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The Scofield Bible Commentary, by Cyrus Ingerson Scofield, [1917], at

Philippians Introduction


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Book Introduction - Philippians

Writer: The Apostle Paul (Phi 1:1).

Date: The date of Philippians cannot be positively fixed. It is one of the prison letters. Whether Paul was twice imprisoned, and if so, whether Philippians was written during the first or second imprisonment, affects in no way the message of the Epistle. A.D. 64 is the commonly received date. The immediate occasion of the Epistle is disclosed in Phi 4:10-18.

Theme: The theme of Philippians is Christian experience. Soundness of doctrine is assumed. There is nothing in church order to set right. Philippi is a normal New Testament assembly--"saints in Christ Jesus, with the bishops (elders) and deacons." The circumstances of the apostle are in striking contrast with his Christian experience. As to the former, he was Nero's prisoner. As to the latter, there was the shout of victory, the paean of joy. Christian experience, he would teach us, is not something which is going on around the believer, but something which is going on within him.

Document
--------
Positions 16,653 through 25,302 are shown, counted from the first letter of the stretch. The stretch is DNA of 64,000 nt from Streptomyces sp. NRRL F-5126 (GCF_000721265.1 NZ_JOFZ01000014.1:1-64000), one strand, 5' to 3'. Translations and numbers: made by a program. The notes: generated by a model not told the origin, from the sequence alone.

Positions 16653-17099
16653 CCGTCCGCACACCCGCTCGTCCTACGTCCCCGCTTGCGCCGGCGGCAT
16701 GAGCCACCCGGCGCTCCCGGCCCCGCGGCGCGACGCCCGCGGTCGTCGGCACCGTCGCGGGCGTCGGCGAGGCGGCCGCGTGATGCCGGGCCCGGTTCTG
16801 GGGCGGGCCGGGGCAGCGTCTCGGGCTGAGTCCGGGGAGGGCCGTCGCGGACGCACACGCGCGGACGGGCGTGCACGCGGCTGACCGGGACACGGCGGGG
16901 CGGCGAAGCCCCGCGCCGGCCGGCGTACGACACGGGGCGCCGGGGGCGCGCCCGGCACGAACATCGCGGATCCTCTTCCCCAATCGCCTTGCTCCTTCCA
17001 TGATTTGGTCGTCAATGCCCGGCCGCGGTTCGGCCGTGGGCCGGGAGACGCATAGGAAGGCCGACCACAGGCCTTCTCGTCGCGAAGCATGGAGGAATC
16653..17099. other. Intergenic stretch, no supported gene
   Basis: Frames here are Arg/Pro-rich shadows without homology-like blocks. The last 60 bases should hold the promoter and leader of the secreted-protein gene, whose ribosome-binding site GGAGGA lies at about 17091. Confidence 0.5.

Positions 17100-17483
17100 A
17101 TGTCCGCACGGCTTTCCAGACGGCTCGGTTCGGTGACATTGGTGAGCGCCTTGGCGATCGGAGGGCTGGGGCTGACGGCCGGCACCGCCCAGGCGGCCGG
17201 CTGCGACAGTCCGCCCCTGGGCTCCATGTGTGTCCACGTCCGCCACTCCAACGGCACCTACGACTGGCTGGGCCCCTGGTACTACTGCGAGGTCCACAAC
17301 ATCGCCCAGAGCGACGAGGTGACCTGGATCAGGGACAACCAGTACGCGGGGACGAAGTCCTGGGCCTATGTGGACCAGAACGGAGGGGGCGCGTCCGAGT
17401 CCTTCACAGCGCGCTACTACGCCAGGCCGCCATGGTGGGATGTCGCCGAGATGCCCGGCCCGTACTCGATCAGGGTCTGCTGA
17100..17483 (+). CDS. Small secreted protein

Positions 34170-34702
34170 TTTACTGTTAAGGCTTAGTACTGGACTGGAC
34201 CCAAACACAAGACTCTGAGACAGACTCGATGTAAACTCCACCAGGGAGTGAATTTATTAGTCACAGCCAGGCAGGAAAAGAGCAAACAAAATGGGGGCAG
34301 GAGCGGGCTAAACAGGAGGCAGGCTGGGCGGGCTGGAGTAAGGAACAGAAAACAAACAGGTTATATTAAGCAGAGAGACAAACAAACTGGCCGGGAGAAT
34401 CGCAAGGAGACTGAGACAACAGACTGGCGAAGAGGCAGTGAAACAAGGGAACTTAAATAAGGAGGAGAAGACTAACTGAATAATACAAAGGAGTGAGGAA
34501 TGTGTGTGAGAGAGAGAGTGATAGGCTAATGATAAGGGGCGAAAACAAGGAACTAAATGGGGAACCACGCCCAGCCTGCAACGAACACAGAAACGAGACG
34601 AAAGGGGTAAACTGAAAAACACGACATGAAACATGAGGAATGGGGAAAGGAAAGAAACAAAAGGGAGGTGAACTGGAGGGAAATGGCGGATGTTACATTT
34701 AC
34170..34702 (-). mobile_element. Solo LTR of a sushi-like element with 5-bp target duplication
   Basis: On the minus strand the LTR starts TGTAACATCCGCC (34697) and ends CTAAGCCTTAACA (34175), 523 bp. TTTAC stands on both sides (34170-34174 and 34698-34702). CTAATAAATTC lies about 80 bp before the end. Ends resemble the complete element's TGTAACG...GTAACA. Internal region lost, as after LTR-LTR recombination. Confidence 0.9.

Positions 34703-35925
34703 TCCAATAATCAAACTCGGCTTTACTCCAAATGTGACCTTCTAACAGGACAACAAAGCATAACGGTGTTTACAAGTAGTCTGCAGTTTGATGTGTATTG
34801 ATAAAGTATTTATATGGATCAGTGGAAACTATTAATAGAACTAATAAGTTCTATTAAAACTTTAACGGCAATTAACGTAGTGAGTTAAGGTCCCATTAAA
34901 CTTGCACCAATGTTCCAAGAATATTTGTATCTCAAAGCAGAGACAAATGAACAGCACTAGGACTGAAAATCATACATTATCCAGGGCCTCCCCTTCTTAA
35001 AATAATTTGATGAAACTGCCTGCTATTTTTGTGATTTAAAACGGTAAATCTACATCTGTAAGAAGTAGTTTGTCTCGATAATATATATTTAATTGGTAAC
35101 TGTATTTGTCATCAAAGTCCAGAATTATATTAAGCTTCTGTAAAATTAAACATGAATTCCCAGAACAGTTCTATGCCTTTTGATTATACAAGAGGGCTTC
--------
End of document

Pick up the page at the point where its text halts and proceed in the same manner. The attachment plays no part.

The key-verse is, "For me to live is Christ, and to die is gain" (Phi 1:21). Right Christian experience, then, is the outworking, whatever one's circumstances may be, of the life, nature, and mind of Christ living in us (Phi 1:6; Phi 1:11; Phi 2:5; Phi 2:13).

The divisions are indicated by the chapters:

1. Christ, the believer's life, rejoicing in suffering (Philippians 1:1-30).

2. Christ, the believer's pattern, rejoicing in lowly service (Philippians 2:1-30).

3. Christ, the believer's object, rejoicing despite imperfections (Philippians 3:1-21).

4. Christ, the believer's strength, rejoicing over anxiety (Philippians 4:1-23).

Next: Philippians Chapter 1